Plastic surgery is meant to make people more beautiful and in some cases it is merely to make someone look like everyone else around them. Accident victims often must undergo reconstructive surgery to restore features that have become deformed. Some people are not victims of an accident but instead are born with a physical deformity. Such deformities include cleft palates and lips, which occur in one of every 600-700 births in Nepal. Many lucky children in Nepal, with these defects, are being treated for free, thanks to the Interplast Surgical Outreach Program (ISOP).
Dr. Shankar Man Rai, founder of ISOP, is a motivated surgeon who performs many of these free surgeries. In 1992 he had a fated meeting with an Interplast Inc. team of surgeons from the United States. These plastic surgeons were performing a free surgery to repair a cleft lip on a child and Dr. Rai wanted to learn this procedure. Interplast had been looking for a local surgeon to lead the free surgery initiative in Nepal and he fit the bill. By 1999 Dr. Rai was able to form the ISOP at the Model Hospital on Pradarshanimarg. The organization has, since, done 13,000 surgeries on Nepalese children born with cleft lips and palates.
Dr. Rai told myrepublica.com, “I don’t need to worry whether a needy patient can afford treatment, as what we provide is free of cost. Tell me, how many doctors in the country have the privilege of not having to think about a patient’s financial background?” He says that he feels rewarded knowing that these children can be transformed into normal looking people, regardless of their financial status.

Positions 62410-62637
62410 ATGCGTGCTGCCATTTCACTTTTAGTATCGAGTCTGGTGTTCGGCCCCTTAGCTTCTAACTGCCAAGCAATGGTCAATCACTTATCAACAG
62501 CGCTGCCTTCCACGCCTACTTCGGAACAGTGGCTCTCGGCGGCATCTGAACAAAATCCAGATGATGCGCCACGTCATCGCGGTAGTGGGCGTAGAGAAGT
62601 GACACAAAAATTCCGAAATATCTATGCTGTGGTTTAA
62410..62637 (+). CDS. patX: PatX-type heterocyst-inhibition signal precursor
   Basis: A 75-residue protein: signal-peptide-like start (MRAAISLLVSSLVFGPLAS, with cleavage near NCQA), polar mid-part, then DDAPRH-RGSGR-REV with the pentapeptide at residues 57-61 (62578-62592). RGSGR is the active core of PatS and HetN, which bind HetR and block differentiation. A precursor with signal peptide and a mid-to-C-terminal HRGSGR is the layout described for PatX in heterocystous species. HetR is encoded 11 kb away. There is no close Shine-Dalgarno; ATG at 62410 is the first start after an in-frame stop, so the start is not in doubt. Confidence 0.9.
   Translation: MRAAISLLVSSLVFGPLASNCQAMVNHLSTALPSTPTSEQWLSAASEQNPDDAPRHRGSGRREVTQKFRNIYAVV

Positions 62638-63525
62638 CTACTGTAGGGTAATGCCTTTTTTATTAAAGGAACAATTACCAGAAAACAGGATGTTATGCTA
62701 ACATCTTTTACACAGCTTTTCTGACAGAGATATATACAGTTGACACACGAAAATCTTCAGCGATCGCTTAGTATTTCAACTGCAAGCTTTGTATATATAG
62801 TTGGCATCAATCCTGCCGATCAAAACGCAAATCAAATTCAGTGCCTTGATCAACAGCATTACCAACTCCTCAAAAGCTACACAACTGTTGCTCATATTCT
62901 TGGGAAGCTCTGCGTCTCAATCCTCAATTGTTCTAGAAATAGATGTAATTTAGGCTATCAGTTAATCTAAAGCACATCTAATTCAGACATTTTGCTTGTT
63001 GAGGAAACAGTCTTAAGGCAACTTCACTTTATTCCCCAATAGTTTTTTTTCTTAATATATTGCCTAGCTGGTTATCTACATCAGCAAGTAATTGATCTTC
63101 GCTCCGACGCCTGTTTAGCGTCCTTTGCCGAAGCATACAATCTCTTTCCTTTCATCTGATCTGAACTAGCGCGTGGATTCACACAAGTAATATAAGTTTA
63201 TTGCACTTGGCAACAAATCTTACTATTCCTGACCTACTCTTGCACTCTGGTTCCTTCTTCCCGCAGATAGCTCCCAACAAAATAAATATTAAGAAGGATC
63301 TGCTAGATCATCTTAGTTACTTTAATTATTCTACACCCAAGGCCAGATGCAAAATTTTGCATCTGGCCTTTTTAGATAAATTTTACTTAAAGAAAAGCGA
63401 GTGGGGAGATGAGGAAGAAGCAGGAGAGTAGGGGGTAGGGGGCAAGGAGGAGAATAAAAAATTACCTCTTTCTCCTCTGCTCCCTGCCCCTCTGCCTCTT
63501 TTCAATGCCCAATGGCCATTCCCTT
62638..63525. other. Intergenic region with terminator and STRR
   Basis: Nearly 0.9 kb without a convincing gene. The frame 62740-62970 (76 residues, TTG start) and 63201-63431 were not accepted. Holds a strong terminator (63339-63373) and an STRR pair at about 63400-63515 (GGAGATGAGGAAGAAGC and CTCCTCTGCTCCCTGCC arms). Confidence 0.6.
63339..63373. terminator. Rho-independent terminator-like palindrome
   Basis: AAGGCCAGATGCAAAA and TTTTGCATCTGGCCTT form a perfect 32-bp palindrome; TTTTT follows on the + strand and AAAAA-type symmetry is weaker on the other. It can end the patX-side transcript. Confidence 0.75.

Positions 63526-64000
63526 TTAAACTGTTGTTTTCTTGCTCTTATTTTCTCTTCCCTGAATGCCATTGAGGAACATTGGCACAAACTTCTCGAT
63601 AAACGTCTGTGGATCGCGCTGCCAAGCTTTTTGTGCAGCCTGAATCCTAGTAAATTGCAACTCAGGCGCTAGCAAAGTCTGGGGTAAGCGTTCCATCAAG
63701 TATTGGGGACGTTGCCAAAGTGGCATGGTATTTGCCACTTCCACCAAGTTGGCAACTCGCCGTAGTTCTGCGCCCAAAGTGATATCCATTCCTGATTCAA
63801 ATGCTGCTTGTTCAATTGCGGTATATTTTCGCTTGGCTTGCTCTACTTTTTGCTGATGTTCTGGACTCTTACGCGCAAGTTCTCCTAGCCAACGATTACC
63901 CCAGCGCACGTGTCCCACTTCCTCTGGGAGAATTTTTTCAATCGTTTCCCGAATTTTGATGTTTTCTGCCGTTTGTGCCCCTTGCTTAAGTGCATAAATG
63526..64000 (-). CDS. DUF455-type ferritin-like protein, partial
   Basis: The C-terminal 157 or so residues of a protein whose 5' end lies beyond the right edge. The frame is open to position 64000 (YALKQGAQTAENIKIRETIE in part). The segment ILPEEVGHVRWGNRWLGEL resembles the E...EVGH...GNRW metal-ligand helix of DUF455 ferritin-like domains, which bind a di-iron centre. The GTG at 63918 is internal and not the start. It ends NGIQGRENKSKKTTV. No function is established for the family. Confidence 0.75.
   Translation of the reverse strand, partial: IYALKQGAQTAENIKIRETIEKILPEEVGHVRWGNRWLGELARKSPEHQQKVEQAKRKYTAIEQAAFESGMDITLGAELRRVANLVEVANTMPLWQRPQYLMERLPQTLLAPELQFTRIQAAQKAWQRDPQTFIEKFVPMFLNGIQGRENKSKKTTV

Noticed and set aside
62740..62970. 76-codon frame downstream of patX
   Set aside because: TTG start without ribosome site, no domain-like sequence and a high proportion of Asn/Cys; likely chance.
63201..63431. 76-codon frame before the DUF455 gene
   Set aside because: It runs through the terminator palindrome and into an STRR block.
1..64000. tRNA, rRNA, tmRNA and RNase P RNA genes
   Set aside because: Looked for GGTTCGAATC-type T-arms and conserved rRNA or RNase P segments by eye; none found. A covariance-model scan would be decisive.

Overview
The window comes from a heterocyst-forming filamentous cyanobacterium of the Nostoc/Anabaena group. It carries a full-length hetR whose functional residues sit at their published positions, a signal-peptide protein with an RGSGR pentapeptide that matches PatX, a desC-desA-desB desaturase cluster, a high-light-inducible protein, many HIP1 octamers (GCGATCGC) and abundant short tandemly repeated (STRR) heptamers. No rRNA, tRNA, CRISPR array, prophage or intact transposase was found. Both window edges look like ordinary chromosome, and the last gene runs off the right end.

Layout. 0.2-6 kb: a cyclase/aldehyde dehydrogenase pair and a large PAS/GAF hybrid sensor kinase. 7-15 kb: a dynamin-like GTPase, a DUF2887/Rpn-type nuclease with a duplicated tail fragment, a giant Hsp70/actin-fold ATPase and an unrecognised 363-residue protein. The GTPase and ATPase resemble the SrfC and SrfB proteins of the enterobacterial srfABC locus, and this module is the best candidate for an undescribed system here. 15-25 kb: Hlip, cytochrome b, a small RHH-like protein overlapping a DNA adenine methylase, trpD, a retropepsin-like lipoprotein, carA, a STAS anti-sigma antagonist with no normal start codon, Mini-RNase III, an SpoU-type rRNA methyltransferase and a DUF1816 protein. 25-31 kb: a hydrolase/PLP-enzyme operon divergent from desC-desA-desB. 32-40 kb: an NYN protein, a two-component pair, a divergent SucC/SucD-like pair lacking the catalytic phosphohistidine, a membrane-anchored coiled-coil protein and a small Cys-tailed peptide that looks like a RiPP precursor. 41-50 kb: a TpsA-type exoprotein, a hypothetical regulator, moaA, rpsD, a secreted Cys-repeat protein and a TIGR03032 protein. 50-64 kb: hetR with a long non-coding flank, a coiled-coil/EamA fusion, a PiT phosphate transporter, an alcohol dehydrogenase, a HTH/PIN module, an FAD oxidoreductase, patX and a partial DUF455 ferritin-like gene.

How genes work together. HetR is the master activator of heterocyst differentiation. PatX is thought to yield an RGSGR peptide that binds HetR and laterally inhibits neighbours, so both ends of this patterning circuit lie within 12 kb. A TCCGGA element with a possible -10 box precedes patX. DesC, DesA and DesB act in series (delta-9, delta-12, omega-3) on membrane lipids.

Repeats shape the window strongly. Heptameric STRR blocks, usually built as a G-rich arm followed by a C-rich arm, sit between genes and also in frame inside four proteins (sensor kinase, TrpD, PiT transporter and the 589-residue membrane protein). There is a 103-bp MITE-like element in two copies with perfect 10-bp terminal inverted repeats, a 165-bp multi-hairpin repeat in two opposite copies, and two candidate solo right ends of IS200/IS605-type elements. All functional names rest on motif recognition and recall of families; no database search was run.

Dr. Rai has created a large organization which performs a wide range of free reconstructive surgeries. His team has many specialists, including plastic surgeons, maxillofacial surgeons, and orthodontists. He even has Nepal’s first hand surgeon working with the ISOP. The team offers more than just surgery. They provide
aftercare such as speech therapy and dental therapy. They have organized camps in many villages to help congenital and burn deformity victims. They also travel to Butwal, Biratnagar, Nepalgunj, Birgunj and Pokara at least once a month.
Dr. Rai told myrepublica.com that he believes that doctors in a country like Nepal must reach out to the people. Many people are afraid to leave their small villages. Towns and cities are foreign to them and they may not have the finances to travel there in the first place. He said, ” A majority of patients are in peripheral parts of the country. To make sure that they get treatment, we must go there ourselves.”
Dr. Rai feels fortunate to be able to provide this service for the Nepalese people and would be happy to see similar programs in other fields of medicine.